Minnesota Twins: The White Sox are now the Twins’ Only Threat

Minnesota Twins fans with a Bomba Squad sign (Photo by Brace Hemmelgarn/Minnesota Twins/Getty Images)
Minnesota Twins fans with a Bomba Squad sign (Photo by Brace Hemmelgarn/Minnesota Twins/Getty Images) /

With Cleveland trading away Francisco Lindor and Carlos Carrasco, the Chicago White Sox look to be the Minnesota Twins’ only true competition for the division.

It’s official: The American League Central Division is now a two-team race. The Minnesota Twins’ chances of winning the division for the third straight season increased greatly this week, as Cleveland all but announced its plans to enter rebuilding mode:

This is major news in the Central, as Cleveland trading away two keystone players deeply hurts their chances of contending for a division title. Simply put, the only other team left to contend (on paper) against the reigning division champion Twins is the Chicago White Sox.

Despite his offseason being an extremely slow one for almost all MLB teams when it comes to acquiring new players, the White Sox have been a bit of an exception. Signing Adam Eaton to a one-year deal and trading for Lance Lynn from the Texas Rangers, look to help them out but they haven’t really made any extreme splashes.

This isn’t to say that the Minnesota Twins have made many moves either. Their most notable deals so far have included signing relief pitcher Hansel Robles to a one-year deal and bringing in nine players to minor league deals. Both teams can count these as good steps, the White Sox especially, but neither has changed that much.

That’s not the case for Cleveland. This move drastically changes the direction of the franchise, and the team now looks like it has begun a commitment to rebuild mode. The team can say lots of positive things, including how they got solid starters back in the deal, but when you trade away one of your best players to cut costs, you can’t sell it as success. Ask the Red Sox.

What remains to be seen for Cleveland is how much longer will they hold onto their other stars. Players like Jose Ramirez or Shane Bieber are cheap and controllable, but if the team takes another step back like it did in 2020, how long will it be before Cleveland is trading them for top prospects as well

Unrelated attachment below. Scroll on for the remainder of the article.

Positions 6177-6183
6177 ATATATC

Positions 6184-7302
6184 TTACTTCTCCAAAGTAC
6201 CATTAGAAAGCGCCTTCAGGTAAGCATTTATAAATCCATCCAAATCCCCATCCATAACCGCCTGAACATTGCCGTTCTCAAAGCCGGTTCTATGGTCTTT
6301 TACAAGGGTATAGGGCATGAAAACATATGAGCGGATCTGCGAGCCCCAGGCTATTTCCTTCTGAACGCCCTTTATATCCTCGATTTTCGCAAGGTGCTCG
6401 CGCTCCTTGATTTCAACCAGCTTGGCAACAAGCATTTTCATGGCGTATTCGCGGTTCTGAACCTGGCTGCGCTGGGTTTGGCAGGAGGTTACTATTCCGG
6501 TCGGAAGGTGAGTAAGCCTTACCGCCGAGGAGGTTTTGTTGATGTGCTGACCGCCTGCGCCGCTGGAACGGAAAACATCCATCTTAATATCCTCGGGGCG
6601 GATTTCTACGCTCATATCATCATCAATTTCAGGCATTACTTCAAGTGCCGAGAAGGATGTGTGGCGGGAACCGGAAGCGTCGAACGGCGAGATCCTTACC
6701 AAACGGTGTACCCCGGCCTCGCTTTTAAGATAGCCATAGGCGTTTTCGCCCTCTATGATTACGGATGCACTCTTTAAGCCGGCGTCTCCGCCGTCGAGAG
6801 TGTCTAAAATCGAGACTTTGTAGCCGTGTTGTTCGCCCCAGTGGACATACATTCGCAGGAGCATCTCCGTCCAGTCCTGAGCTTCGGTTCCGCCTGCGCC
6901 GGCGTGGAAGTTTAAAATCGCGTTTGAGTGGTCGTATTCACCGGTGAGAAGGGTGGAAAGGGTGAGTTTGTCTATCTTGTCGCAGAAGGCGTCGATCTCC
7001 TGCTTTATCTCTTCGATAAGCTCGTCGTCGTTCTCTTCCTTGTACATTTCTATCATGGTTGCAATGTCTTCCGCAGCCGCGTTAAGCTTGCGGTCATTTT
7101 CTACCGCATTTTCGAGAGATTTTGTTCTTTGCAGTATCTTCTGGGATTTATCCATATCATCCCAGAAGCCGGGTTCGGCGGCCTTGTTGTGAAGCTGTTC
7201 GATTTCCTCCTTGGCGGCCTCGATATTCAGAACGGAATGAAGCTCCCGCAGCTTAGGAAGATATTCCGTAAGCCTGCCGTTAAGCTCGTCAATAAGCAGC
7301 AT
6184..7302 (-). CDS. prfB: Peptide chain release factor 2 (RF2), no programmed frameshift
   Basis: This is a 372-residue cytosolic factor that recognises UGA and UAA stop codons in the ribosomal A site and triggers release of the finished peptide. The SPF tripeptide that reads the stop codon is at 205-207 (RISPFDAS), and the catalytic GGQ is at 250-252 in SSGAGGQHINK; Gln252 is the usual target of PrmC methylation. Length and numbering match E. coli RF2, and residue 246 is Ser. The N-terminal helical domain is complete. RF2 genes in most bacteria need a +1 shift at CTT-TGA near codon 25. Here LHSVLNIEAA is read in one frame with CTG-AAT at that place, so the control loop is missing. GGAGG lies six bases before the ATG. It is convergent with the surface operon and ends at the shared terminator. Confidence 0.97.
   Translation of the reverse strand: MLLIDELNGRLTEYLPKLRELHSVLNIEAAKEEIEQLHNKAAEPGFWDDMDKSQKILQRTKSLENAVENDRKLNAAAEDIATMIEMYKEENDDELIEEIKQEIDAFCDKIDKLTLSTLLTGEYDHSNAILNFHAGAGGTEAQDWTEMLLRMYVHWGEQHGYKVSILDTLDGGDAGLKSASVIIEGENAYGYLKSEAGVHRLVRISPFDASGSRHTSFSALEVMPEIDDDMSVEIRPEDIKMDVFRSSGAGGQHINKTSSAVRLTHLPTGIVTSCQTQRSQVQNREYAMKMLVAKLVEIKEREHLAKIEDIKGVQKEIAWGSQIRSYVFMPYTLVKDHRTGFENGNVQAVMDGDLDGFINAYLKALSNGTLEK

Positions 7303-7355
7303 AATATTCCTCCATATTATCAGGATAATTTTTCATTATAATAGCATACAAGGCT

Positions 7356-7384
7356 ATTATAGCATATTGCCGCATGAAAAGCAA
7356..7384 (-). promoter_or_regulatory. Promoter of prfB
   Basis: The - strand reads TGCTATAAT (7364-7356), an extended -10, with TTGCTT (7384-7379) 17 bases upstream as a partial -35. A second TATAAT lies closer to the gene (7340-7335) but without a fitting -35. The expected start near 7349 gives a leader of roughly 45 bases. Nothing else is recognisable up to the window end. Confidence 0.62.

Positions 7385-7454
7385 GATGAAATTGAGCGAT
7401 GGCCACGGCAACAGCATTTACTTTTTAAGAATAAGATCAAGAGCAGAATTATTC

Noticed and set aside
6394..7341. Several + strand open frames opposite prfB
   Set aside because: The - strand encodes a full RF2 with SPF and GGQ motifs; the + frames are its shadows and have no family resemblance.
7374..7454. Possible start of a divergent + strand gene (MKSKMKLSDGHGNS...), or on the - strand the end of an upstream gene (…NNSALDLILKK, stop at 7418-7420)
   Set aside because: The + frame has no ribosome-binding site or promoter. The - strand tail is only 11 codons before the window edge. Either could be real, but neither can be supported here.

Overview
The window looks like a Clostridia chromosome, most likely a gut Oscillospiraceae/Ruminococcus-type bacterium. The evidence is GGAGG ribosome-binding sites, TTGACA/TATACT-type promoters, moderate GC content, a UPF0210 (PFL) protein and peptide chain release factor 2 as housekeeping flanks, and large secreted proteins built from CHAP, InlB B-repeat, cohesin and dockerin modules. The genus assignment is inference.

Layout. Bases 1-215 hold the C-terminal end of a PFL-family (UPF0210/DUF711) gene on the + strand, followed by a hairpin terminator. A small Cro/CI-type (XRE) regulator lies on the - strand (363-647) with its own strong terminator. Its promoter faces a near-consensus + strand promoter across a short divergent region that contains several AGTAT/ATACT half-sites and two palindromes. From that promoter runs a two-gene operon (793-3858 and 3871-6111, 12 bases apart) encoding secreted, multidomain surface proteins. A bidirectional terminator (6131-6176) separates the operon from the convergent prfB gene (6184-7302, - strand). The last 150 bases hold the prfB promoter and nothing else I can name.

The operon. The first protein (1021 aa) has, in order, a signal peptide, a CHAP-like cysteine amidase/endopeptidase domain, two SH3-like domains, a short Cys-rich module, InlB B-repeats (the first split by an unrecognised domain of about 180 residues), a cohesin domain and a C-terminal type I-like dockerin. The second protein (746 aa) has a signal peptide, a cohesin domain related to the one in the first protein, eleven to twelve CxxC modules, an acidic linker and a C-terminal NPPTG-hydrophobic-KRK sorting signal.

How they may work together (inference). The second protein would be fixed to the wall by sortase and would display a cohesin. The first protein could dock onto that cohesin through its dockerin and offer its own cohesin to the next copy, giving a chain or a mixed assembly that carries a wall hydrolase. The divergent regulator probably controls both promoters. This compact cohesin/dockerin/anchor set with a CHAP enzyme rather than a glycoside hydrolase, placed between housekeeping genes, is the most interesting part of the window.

That question will likely have a clearer answer as the calendar moves further into 2021, but for now, the Minnesota Twins can turn their primary divisional focus onto the Chicago White Sox. The team needs to fill some holes to continue to stay a step ahead, including the one at designated hitter. That can be answered with a new deal for Nelson Cruz.

Combing his numbers at Guaranteed Rate Field, the home of the White Sox between 2019 and 2020, Cruz had a .380 batting average with 10 home runs and 29 RBI in 17 games there As of January 10th, the Twins are still scheduled to play nine games against the White Sox in Chicago. Cruz could rake there.

That’s not the only need the Twins have in free agency. More starting and relief pitching would go a long way. Ideally, in free agency the Minnesota Twins would bring back Jake Odorizzi at his asking price of three to four years on contract stretching from $36-$42 million. That’s not an unreasonable ask.

While many fans would rather see the Twins acquire Trevor Bauer, they are very unlikely to meet the current asking price Bauer and his agent Rachel Luba are asking for. A mid-market team can’t afford to dole out what they would pay Odorizzi over three years for one year of Bauer.

The only thing that the Twins have to worry about with Odorizzi is another team signing him before they do. Several teams, including the Boston Red Sox, have had serious interest in Odorizzi this offseason, so the Twins should act quickly. A reunion with Odorizzi, given he is healthy for 2021, would almost make the Twins’ rotation stronger than the current White Sox rotation.

Finally, with their bullpen, the Twins and White Sox currently look about even in terms of bullpen talent on paper. The only thing that would put one over the other would be to sign a reliever such as Brad Hand or Liam Hendricks to join their ranks.

Both players have had their names attached to rumors of signing with both teams, but a reunion with Hand makes more sense for the Twins. He has openly said he is interested in returning to the Twin Cities, where he grew up, to play for the hometown team.

The only thing keeping any of these players from being brought to Minnesota is the slow movement of this MLB offseason. If the Minnesota Twins can make some of the moves they should make, it will give them the competitive edge against their only Central division competition, the Chicago White Sox, and make them heavy favorites to win the division title this year.

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